Following the Universal Credit uplift, more than 119,000 people have signed for a petition which calls for legacy benefits recipients to receive the same increase. More than 119,000 people have since signed a petition calling for two million disabled people, lone parents and families receiving legacy benefits to also benefit from a £20 weekly uplift.

Today, campaigners have handed the “Don’t Leave Disabled People Behind” petition, which was set up by the Disability Benefits Consortium (DBC) to the Chancellor Rishi Sunak.

Among those not receiving the uplift are those on legacy benefits including Employment and Support Allowance (ESA), Jobseeker’s Allowance and Income Support.

Ella Abraham, Z2K’s Policy and Campaigns Officer and Campaigns Co-Chair of the DBC, said: “For disabled people and others on legacy benefits, being denied the £20 per week life line that those on Universal Credit have received has meant real hardship.

“It is unacceptable for the Government to maintain that only those who have had to claim Universal Credit as a result of the pandemic are in financial need.

“The Government must take this opportunity in the upcoming Spending Review to act now, end this discriminatory two tier welfare state and ensure that the 2 million people on legacy benefits receive this vital extra support and are no longer left behind.”

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Anastasia Berry, Policy Manager at the MS Society and Policy Co-Chair of the DBC, said: “It is a disgrace that the Government has ignored the needs of disabled people, including those with MS, for over eight months.

“Time and time again they have been asked to provide extra financial support for a group of people who, through no fault of their own, happen to be on a different benefit to others.

“MS is relentless, painful and disabling, and around a third living with the condition rely on ESA because they are simply unable to work.

“The poor excuse of an outdated and archaic computer system is no longer valid as we approach the announcement of the annual benefit uprating.

“The Government must act now, and stop discriminating against disabled people.”

For more than eight months now, thousands of people living with a disability or with long-term health conditions have faced immense hardship as a result of the pandemic – from having to spend more on safely accessing food and getting to and from medical appointments, to paying more for vital care.

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Karen Pickering, from the west coast of Scotland, was diagnosed with relapsing multiple sclerosis (MS) in 2007.

Since March, she has only left her house a handful of times due to shielding – meaning her bills have rocketed and are higher than ever.

Karen, who receives ESA and Personal Independence Payment (PIP), said: “Being stuck at home for the last seven months has meant my cost of living has gone up.

“I can’t just pop out to get a loaf of bread, so I’m having to pay for regular food deliveries.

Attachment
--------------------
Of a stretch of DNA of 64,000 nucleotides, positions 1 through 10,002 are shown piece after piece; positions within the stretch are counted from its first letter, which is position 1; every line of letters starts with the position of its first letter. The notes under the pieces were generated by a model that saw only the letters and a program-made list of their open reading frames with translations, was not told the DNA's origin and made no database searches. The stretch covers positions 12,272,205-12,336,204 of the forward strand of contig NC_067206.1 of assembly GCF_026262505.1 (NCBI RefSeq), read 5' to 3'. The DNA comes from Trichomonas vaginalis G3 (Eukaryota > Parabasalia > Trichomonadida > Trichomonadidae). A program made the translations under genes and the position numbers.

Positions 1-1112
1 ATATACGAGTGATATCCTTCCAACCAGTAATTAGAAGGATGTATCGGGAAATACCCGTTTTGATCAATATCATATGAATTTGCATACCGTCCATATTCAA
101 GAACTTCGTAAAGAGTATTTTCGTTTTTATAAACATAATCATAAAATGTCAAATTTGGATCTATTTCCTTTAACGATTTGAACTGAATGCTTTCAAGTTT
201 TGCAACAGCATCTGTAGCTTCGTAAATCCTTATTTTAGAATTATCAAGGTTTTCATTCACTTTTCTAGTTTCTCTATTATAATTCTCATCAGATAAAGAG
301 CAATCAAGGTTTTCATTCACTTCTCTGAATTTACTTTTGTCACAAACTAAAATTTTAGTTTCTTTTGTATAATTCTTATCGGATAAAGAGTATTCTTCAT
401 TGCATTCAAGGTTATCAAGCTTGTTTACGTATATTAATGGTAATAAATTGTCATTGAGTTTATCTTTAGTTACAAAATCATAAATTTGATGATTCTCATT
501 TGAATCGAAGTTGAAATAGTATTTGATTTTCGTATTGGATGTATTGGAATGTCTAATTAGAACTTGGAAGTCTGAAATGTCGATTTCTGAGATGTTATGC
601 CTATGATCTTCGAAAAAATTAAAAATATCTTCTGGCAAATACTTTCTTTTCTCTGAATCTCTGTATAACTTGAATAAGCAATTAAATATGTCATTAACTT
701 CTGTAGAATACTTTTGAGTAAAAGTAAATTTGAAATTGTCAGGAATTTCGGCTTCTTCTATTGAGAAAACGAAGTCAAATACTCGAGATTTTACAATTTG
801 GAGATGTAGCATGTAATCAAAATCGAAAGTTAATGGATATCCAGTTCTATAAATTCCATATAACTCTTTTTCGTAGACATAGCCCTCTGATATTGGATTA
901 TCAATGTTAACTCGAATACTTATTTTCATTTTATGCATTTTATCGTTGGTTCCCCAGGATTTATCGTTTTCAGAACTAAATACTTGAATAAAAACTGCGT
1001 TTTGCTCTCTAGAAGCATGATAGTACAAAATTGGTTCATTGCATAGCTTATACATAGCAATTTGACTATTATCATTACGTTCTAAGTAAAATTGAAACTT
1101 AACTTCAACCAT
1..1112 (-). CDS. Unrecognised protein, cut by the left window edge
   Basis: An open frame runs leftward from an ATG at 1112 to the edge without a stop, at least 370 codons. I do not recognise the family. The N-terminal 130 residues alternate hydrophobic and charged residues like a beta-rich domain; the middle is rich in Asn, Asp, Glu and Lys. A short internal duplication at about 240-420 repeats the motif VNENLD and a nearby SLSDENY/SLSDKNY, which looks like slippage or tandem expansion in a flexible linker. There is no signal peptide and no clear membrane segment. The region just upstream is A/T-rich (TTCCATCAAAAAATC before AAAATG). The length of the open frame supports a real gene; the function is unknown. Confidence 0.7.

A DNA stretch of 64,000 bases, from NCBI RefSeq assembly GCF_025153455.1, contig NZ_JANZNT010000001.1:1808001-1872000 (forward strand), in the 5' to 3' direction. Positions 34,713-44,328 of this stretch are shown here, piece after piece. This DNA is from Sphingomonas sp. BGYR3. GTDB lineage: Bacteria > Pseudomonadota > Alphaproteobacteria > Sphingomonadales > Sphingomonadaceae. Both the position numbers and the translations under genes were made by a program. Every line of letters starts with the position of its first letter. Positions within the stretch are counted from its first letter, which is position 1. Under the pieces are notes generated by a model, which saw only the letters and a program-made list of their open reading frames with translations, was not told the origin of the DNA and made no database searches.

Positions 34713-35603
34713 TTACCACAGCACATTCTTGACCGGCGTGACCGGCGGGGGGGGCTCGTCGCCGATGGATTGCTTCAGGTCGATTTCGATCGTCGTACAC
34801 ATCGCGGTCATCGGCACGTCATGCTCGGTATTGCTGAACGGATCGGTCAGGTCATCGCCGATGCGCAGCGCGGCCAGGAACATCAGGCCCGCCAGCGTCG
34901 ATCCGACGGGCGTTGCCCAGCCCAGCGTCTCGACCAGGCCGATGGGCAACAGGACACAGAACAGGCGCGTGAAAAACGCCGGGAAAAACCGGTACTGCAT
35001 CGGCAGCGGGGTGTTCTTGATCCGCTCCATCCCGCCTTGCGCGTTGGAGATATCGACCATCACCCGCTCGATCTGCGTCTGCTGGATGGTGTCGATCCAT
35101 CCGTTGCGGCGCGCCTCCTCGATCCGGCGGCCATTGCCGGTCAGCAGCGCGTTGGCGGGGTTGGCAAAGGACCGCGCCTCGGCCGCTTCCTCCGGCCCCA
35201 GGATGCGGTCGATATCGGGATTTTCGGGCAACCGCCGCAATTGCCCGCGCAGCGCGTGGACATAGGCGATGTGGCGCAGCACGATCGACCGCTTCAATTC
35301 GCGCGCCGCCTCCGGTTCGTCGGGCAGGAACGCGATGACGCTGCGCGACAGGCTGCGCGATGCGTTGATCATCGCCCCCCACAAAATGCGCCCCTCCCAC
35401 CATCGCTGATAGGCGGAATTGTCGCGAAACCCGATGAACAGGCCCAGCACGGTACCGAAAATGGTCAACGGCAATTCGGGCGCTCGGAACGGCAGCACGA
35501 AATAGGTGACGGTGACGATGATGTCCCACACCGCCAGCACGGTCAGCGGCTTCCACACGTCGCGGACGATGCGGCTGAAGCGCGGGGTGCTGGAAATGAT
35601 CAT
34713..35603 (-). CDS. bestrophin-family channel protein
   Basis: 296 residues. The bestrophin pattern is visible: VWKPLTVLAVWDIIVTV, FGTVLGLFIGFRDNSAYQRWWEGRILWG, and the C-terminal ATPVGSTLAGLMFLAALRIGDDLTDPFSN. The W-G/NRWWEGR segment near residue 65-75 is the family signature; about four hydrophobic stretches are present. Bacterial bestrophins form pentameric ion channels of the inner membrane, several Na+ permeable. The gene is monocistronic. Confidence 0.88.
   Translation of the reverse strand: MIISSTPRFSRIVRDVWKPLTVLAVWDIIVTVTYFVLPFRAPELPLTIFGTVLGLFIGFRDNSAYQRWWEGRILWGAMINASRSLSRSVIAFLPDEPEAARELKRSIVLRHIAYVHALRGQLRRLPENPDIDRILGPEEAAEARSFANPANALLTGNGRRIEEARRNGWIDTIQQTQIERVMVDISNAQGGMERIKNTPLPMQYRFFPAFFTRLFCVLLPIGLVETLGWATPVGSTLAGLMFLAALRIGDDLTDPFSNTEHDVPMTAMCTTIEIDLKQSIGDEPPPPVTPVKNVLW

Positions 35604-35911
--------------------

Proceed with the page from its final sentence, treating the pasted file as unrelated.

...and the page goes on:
“I can’t get out to walk my dog every day and instead have to pay for a dog walker – it all adds up.

“I had no idea I was missing out on £20 a week, but it’s really upsetting to think my needs aren’t considered as important as others.

“The money might not seem a lot to the Government, but it would make the world of difference to me.”

Kevin Whitworth, from the Isle of Lewis, has also struggled during the coronavirus pandemic.

He has lived with brain damage following a fall just over 10 years ago, and received ESA since 2016.

For the last seven months, Kevin hasn’t been able to afford food to make a cooked meal.

He said: “Money is tight, and I’m living off of cereal. Having an extra £20 would mean that I could eat proper meals again.

“It’s really unfair that people like me on older legacy benefits aren’t getting the same help those on Universal Credit are getting – we need money as well.“

Responding to this day of action, Iain Porter, Policy & Partnerships Manager at the Joseph Rowntree Foundation, said: “The £20 weekly uplift to Universal Credit has been a vital financial lifeline for families and an economic stimulus during these turbulent times. As more livelihoods look uncertain, a strong social security system is essential to preventing rising unemployment leading to a surge in poverty.

“The Government recognised pre-pandemic levels of support were inadequate. However, it withheld this same lifeline to those on legacy benefits – mostly sick or disabled people and carers.

“There is no doubt that ministers face many challenging decisions, however, this is simple. It would go against what we stand for as a society to continue to withhold this support from many of those at greatest risk of poverty.

“Later this month, is the obvious moment for the Government to do the right thing by making the £20 a week increase to Universal Credit permanent and extending it to those excluded on legacy benefits.

“It’s incumbent on all of us to not to lose our focus now if we are to protect living standards.”

A Government spokesperson said: “We are wholly committed to supporting disabled people through the pandemic, boosting welfare support by £9.3billion to help those most in need, introducing the Covid Winter Support Package for those on low incomes and making £3.7billion available to local authorities to help address pressures on local services including adult social care.”



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